was in proper order when she dies, she went to the town's undertaker (who also happened to be the local postal clerk) to make
proper "final" arrangements.
As a last wish, she informed the undertaker that she wanted the following
engraved on her tombstone:
"BORN A VIRGIN, LIVED AS A VIRGIN, DIED A VIRGIN"
Not long after, the old maid
A few days after the funeral, as the undertaker--postal clerk went to prepare the tombstone that
the lady had requested, it became quite apparent that the tombstone that she had selected was much too small for the wording
that she had chosen.
He thought long and hard about how he could fulfil the old maid's final request, considering
the very limited space available on the small piece of stone.
For days, he agonized over the dilemma. But finally
his experience as a postal worker allowed him to come up with what he thought was the appropriate solution to the problem.
The virgin's tombstone was finally completed and duly engraved, and it read as follows:
How Tough Are the Scots?
The following comparisons of the attitude of the Scots to different levels
of temperature, compared with those in some other parts of the world, has been circulating on the Net.
40 degrees - Californians shiver uncontrollably. People in Scotland sunbathe.
- Italian cars won't start. People in Scotland drive with the windows down.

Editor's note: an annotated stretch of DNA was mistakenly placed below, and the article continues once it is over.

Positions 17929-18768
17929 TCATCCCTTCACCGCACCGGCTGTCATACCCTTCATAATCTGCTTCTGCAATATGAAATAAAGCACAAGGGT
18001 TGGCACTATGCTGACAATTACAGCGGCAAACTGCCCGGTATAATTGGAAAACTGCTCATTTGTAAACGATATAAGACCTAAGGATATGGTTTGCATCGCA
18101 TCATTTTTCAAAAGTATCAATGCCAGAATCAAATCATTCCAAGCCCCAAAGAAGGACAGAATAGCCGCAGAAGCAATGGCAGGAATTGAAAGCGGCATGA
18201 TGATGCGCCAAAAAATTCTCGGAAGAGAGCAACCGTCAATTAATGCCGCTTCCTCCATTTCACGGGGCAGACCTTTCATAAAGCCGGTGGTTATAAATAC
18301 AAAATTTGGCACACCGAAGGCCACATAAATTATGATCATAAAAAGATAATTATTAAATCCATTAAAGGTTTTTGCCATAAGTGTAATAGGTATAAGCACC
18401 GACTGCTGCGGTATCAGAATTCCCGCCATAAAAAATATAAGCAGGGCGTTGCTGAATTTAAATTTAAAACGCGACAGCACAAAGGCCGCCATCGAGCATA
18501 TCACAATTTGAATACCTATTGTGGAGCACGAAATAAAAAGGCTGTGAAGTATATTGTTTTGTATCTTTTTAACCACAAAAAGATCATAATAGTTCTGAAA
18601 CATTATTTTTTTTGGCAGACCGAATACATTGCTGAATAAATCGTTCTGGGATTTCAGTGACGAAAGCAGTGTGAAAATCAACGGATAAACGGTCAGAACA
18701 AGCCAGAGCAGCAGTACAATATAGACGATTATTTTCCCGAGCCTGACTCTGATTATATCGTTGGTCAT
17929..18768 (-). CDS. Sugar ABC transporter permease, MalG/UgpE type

20 degrees - Floridians wear
coats, gloves, and wool hats. People in Scotland throw on a T-shirt.
15 degrees - Californians begin
to evacuate the state. People in Scotland go swimming in the sea.
0 degrees - New York landlords turn
the heat on. People in Scotland have a last barbecue before it gets cold.
-10 degrees - People in Miami
are extinct. People in Scotland lick flagpoles instead of ice lollipops.
-20 degrees - Californians all
now live in Mexico. People in Scotland throw on a light jacket.
-80 degrees - Polar bears begin to evacuate
the Arctic. Scottish Boy Scouts postpone winter survival exercise until it gets cold enough.
- Santa Claus abandons the North Pole. People in Scotland wear a vest and put something on under their kilts.
degrees - Ethyl alcohol freezes. People in Scotland are angry 'cos they can't thaw their whisky bottles.
degrees - Microbial life starts to grind to a halt. Scottish cows complain of farmers with cold hands.
degrees - ALL atomic motion stops. People in Scotland start saying "Aye it's a bit cooler today... eh?"
degrees - Hell freezes over. Scottish people support England in the World Cup
CARROT & CORIANDER SOUP*
Ingredients - Serves 4
1 Medium sized Potato
1 Small Onion
bunch of Fresh Coriander
1 Dessert spoon Sunflower Oil
Salt & Pepper
2½ Pints Water
- Firstly put the water into a saucepan that will hold at least
four pints of liquid, and bring to the boil.
- Whilst the water is heating scrub the potato and carrots, peel
if not organic, and chop finely. Put the potato and carrots carefully into the pan, when the water comes back to the boil
turn down the heat and leave to simmer with the lid on the pan.
- Take the onion, peel and chop and, in a separate pan on a moderate
heat, fry in the sunflower oil. When the onion is soft and golden add to the contents of the saucepan. Try not to burn the
onion as it will not improve the taste.
- Leave the soup cooking and wash the coriander then chop it very
- Test the vegetables in the soup, the carrot and potato need
to be quite soft, in fact the softer the better as it makes the next bit easier.
- The next bit. Blend the soup, use whatever contrivance you have
as discussed previously.
- Finally, add the chopped coriander to the soup, stir and season
*reference: Eighth Day Cafe Co-operative